Exiting a private equity funding cycle is the point where the interests of the two parties can diverge. Therefore, it’s vital that as a PE-backed CEO you prepare for and execute the exit process as smoothly and successfully as possible. Peter Taylor (Co-founder and former Managing Partner of Duke Street, a leading private equity firm) and Giles Derry (former CEO of Blackrock Expert Services) have navigated many such exits and share their insights in our latest blog.
In this article you’ll discover:
- What the typical exit sequence looks like
- How to manage exit sequencing
- What exiting the private equity fund means for your business
Exit timings are ultimately based on judgement calls – your investors will typically be looking to make two to three times their money over a three to five year horizon. But, if the business is performing well ahead of plan, this could be reassessed. Do they bank the money now or hold on for a couple more years in the hope of a better return? As a CEO with skin in the game, it’s essential to communicate with your investors and influence an exit that delivers the best outcome for you and all your stakeholders.
Defining the typical exit sequence
In practical terms, exit timings are influenced by a number of factors, categorised in two ways:
- Bottom-up. Performance. There are two key considerations here:
- External market conditions (liquidity, debt capacity, economic conditions, cyclical activity, sector performance, multiples being delivered by competitors, regulatory changes etc.)
- Company measures and performance of the business against the investment thesis (sales, EBITDA, cash flow generation, position against competitors etc.)
- Top-down. Fund dynamics. Where you are in the funding cycle matters. Generally PE houses will raise funds for a 10-year cycle, with investment in the first five years and realisation in the second half. Remember that PE houses typically deploy 75% of their fund before they can move onto the next, which will also influence their thinking about exit sequencing.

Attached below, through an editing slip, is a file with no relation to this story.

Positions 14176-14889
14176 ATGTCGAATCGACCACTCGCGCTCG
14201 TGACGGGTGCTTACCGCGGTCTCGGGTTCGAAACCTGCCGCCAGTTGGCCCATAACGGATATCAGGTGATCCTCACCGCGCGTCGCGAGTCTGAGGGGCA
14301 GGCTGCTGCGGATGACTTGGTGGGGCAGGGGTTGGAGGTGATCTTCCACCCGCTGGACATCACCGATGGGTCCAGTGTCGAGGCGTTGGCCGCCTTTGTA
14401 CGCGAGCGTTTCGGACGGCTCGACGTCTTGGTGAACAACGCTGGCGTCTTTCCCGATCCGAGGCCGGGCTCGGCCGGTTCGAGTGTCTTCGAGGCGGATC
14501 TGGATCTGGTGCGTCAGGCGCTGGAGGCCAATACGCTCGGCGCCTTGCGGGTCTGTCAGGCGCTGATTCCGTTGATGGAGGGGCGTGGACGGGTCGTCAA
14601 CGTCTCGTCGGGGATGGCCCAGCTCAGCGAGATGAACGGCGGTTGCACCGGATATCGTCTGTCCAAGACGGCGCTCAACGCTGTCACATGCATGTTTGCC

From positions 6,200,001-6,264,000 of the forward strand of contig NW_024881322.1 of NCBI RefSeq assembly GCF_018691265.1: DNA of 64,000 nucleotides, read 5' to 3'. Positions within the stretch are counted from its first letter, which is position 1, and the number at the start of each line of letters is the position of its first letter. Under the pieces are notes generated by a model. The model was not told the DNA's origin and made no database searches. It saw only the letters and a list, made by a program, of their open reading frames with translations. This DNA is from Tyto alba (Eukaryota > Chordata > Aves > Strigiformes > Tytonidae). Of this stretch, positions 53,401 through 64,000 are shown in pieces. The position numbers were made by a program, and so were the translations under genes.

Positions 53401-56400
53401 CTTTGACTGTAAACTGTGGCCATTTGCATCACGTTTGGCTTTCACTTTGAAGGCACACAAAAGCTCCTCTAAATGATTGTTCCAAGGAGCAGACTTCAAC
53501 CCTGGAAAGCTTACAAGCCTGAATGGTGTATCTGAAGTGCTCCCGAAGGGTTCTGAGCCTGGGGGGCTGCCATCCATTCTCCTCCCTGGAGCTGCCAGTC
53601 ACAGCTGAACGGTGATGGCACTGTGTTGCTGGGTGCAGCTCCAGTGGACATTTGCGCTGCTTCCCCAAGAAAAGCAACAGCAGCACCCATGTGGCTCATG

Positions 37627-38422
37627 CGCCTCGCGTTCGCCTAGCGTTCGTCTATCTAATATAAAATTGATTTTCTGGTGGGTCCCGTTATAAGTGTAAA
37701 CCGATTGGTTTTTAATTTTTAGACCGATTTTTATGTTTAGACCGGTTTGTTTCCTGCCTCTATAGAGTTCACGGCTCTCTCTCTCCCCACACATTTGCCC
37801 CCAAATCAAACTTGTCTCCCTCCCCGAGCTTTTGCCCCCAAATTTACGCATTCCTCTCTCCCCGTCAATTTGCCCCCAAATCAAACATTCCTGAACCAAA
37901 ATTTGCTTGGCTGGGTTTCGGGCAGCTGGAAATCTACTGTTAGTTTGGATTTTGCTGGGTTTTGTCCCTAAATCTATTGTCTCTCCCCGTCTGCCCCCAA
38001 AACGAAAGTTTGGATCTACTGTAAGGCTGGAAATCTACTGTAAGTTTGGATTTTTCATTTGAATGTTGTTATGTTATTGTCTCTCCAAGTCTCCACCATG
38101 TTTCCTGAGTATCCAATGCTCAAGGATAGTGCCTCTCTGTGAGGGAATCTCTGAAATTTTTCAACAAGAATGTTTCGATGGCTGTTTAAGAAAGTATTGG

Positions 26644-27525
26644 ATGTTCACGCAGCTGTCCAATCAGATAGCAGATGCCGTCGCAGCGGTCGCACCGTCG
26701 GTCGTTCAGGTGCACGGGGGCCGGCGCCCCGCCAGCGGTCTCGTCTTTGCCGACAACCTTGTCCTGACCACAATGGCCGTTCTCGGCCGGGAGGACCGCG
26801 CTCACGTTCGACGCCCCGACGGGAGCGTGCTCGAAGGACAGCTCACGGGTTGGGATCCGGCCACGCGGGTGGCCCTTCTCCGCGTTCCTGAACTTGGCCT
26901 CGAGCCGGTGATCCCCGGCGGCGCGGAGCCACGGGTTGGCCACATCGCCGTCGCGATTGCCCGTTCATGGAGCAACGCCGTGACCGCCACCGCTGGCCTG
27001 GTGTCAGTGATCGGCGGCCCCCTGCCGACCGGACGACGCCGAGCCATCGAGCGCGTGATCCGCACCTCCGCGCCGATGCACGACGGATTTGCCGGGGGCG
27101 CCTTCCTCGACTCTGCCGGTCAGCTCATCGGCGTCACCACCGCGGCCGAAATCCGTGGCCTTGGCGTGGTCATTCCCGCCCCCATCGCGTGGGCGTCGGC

Giles explains that, fundamentally,
Managing exit sequencing effectively
When it comes to preparing the business to get the best deal at exit, Giles and Peter recommend CEOs give due consideration to the following matters ahead of exit:
- Leave enough growth in the plan to attract the next buyer
- Align the management team’s expectations – are you hoping for a trade buyer or a second PE investor?
- Structure the top team to focus not only on the imminent exit, but also the next one
- Create a KPI dashboard that reflects the successes you want to feature in the sales memorandum
- Develop relationships with potential buyers – building trust and identifying preferred partners takes time and effort. But Giles knows that it’s worth the effort as
Exit sequencing – getting the best for the business
Developing meaningful relationships with potential buyers well ahead of the planned exit will go a very long way to ensuring you get the best deal. It’s vital that you have a view on what your preferred outcome is, as your approach as CEO will be different depending on whether you are courting private equity funding or a trade buyer.
If you are pursuing PE funding, Giles recommends using management advisors to help make sure your preferred houses are still there at the final negotiation stage. Be open with your favourites but don’t get too attached – PE houses can often drop out of the auction process and there’s no room for emotion in exit deals. Understanding the natural rhythm of the deal process from the perspective of your PE investors is also beneficial in getting the best for your business – sharing problems and understanding their issues engenders trust.
In the end, successful exit sequencing means identifying your preferred exit route and building a clear and compelling story around it. As CEO you can make it happen, don’t just let it happen to you.
This blog covers best business outcomes, however it’s also crucial to secure a good personal outcome when it comes to management equity.
In the following guide by Stuart Coventry, the CEO of Jamieson Corporate Finance, we cover what a fair management equity deal looks like. Fill in the form to gain access.